During Ducati's 2017 MotoGP team launch, company CEO Claudio Domenicali confirmed Borgo Panigale was working on a new superbike using a race bike derived V4 engine.

Domenicali wouldn't be drawn on many details, but did acknowledge the brand's next superbike will be based around a 90-degree V4, similar to the one which will do duty in 2017 under Ducati's MotoGP pairing of Jorge Lorenzo and Andrea Dovizioso.

"The engine development we have made in MotoGP has been exceptional. We have an engine which is very reliable, very light, compact and has a lot of interesting technology. We are seriously thinking of introducing it to regular customers as it is a masterpiece of engineering."


According to Motomatters.com the new bike won't be rare exotic like Ducati's nearly untouchable Desmosedici RR, the $72,000 road replica of it's MotoGP bike offered for sale in 2006. Based on Domenicali's comments, the bike will likely show up as a premium superbike built around a MotoGP derived engine, replacing the current top shelf Panigale R.

Pricing is likely to be south of $40,000, in line with the Panigale R, but the project's ethos will definitely be geared towards meeting FIM homologation requirements for MotoGP's sister series, the World Superbike Championship.

Based on hints from Ducati's sporting Director, Paolo Chiabatti, we could see the new bike debut as early as this November at EICMA 2017 in Milan, “For sure we will race with the Panigale for 2017 and 2018.”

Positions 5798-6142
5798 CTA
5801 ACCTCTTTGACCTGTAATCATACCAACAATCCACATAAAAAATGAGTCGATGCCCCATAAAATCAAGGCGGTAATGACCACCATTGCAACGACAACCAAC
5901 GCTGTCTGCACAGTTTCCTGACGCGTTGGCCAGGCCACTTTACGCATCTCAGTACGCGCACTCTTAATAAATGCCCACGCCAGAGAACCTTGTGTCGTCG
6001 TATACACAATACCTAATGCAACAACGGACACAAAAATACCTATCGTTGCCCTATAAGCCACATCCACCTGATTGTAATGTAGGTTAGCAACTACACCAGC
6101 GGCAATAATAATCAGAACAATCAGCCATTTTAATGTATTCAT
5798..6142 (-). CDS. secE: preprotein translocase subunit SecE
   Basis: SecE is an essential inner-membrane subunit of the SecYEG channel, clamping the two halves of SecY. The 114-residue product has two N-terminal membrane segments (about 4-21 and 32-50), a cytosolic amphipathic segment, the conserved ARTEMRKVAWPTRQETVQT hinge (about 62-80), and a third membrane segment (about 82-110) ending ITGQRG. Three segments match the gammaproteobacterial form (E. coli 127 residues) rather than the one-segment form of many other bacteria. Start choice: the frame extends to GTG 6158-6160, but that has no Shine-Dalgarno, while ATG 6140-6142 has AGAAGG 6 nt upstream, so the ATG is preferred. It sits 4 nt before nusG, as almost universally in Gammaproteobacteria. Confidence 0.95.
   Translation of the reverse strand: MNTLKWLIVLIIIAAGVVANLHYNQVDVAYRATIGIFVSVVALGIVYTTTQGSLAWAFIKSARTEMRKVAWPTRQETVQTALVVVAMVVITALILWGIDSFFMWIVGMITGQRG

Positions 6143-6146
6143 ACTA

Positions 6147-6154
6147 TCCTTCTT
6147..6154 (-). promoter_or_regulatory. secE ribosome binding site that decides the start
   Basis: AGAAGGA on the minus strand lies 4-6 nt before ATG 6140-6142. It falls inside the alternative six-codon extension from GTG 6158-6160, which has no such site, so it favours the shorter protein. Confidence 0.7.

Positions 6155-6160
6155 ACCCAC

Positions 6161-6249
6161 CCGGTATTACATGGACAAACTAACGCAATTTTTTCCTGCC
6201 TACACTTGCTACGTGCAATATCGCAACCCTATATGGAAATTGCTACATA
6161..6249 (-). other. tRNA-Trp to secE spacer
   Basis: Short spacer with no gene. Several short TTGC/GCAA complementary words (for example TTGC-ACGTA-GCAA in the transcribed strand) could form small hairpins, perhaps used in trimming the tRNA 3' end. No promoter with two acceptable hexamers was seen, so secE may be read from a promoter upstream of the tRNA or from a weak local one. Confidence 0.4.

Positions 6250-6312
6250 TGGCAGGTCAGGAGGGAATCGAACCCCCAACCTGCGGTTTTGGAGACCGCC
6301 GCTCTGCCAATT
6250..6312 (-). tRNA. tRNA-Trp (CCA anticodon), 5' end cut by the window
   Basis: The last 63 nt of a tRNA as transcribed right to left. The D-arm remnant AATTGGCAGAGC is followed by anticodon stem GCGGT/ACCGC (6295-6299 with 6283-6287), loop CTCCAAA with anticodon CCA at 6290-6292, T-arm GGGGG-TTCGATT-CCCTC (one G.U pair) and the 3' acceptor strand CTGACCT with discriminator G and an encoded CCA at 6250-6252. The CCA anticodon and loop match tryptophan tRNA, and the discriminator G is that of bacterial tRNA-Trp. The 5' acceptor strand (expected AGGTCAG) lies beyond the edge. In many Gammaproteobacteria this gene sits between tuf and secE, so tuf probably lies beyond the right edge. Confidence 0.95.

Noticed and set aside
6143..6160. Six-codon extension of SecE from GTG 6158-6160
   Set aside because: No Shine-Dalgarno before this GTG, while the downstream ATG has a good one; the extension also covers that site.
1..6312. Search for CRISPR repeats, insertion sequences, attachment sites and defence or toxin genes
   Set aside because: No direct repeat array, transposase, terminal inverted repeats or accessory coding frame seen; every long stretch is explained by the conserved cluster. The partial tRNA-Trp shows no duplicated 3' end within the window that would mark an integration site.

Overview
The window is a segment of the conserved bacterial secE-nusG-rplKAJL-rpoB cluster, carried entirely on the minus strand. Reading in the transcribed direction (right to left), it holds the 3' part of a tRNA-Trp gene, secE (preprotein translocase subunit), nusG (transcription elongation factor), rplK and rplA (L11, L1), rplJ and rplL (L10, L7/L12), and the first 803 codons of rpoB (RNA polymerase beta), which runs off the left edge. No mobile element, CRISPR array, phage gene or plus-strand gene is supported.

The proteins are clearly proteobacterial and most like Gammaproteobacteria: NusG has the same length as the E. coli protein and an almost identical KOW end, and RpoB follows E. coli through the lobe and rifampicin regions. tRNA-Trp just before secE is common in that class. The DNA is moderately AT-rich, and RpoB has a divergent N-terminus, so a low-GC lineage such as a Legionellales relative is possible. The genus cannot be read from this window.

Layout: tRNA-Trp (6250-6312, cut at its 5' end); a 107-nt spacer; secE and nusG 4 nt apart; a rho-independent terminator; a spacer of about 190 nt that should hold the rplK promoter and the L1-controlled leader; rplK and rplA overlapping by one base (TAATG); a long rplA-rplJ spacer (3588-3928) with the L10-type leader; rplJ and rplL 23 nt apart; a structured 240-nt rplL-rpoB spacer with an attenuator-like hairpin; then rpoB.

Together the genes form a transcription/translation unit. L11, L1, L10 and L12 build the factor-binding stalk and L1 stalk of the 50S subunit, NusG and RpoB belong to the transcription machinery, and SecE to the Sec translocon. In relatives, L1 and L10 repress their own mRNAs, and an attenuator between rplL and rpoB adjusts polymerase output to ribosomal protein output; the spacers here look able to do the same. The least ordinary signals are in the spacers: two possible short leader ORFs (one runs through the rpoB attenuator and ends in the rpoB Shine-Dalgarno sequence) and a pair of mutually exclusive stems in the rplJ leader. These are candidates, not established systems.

A late 2017 debut would allow Ducati to race the new V4 in smaller national series' during 2018, taking the company's traditional route of developing new race bikes away from the limelight before launching a year later on the world circuit.
At this point it's unclear if Ducati will incorporate lessons it picked up in advanced aerodynamics during the 2016 MotoGP season, the Bologna factory is still bitter about the FIM's ban on wings for the 2017 MotoGP season.

Domenicali was adamant the company would have new solutions, continuing to push development both on the racetrack and the roadways. "They cannot continue every season to ban something. I'm glad we have these people here because [Ducati Corse boss] Gigi [Dall'Igna] and his team are very focused on advanced development. It is not only a team spirit among riders, but a lot of development of technology and this will be very interesting for our future Ducati customer bikes."

When the new Ducati does debut it will join the Honda RCV213-S and the KTM RC16 as purebred racing motorcycles mere mortals can buy with money.